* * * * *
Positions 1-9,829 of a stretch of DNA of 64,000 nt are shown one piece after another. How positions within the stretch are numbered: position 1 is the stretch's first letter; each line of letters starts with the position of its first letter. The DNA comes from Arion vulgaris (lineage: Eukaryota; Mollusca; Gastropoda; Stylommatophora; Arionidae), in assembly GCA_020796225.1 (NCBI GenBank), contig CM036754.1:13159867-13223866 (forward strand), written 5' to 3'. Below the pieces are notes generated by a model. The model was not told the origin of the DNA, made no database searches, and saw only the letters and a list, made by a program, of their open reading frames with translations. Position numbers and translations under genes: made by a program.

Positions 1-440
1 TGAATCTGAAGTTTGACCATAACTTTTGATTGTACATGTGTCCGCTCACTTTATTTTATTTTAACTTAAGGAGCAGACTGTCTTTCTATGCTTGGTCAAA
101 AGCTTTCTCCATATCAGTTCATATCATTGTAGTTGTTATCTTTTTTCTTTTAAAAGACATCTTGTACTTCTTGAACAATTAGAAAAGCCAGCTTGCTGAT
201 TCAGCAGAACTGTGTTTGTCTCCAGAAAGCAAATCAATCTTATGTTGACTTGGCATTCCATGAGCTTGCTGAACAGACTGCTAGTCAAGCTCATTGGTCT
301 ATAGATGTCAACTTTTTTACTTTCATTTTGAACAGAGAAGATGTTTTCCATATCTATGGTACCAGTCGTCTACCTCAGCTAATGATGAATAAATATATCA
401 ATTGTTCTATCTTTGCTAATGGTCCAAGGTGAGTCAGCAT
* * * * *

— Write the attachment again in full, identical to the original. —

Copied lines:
Positions 1-9,829 of a stretch of DNA of 64,000 nt are shown one piece after another. How positions within the stretch are numbered: position 1 is the stretch's first letter; each line of letters starts with the position of its first letter. The DNA comes from Arion vulgaris (lineage: Eukaryota; Mollusca; Gastropoda; Stylommatophora; Arionidae), in assembly GCA_020796225.1 (NCBI GenBank), contig CM036754.1:13159867-13223866 (forward strand), written 5' to 3'. Below the pieces are notes generated by a model. The model was not told the origin of the DNA, made no database searches, and saw only the letters and a list, made by a program, of their open reading frames with translations. Position numbers and translations under genes: made by a program.

Positions 1-440
1 TGAATCTGAAGTTTGACCATAACTTTTGATTGTACATGTGTCCGCTCACTTTATTTTATTTTAACTTAAGGAGCAGACTGTCTTTCTATGCTTGGTCAAA
101 AGCTTTCTCCATATCAGTTCATATCATTGTAGTTGTTATCTTTTTTCTTTTAAAAGACATCTTGTACTTCTTGAACAATTAGAAAAGCCAGCTTGCTGAT
201 TCAGCAGAACTGTGTTTGTCTCCAGAAAGCAAATCAATCTTATGTTGACTTGGCATTCCATGAGCTTGCTGAACAGACTGCTAGTCAAGCTCATTGGTCT
301 ATAGATGTCAACTTTTTTACTTTCATTTTGAACAGAGAAGATGTTTTCCATATCTATGGTACCAGTCGTCTACCTCAGCTAATGATGAATAAATATATCA
401 ATTGTTCTATCTTTGCTAATGGTCCAAGGTGAGTCAGCAT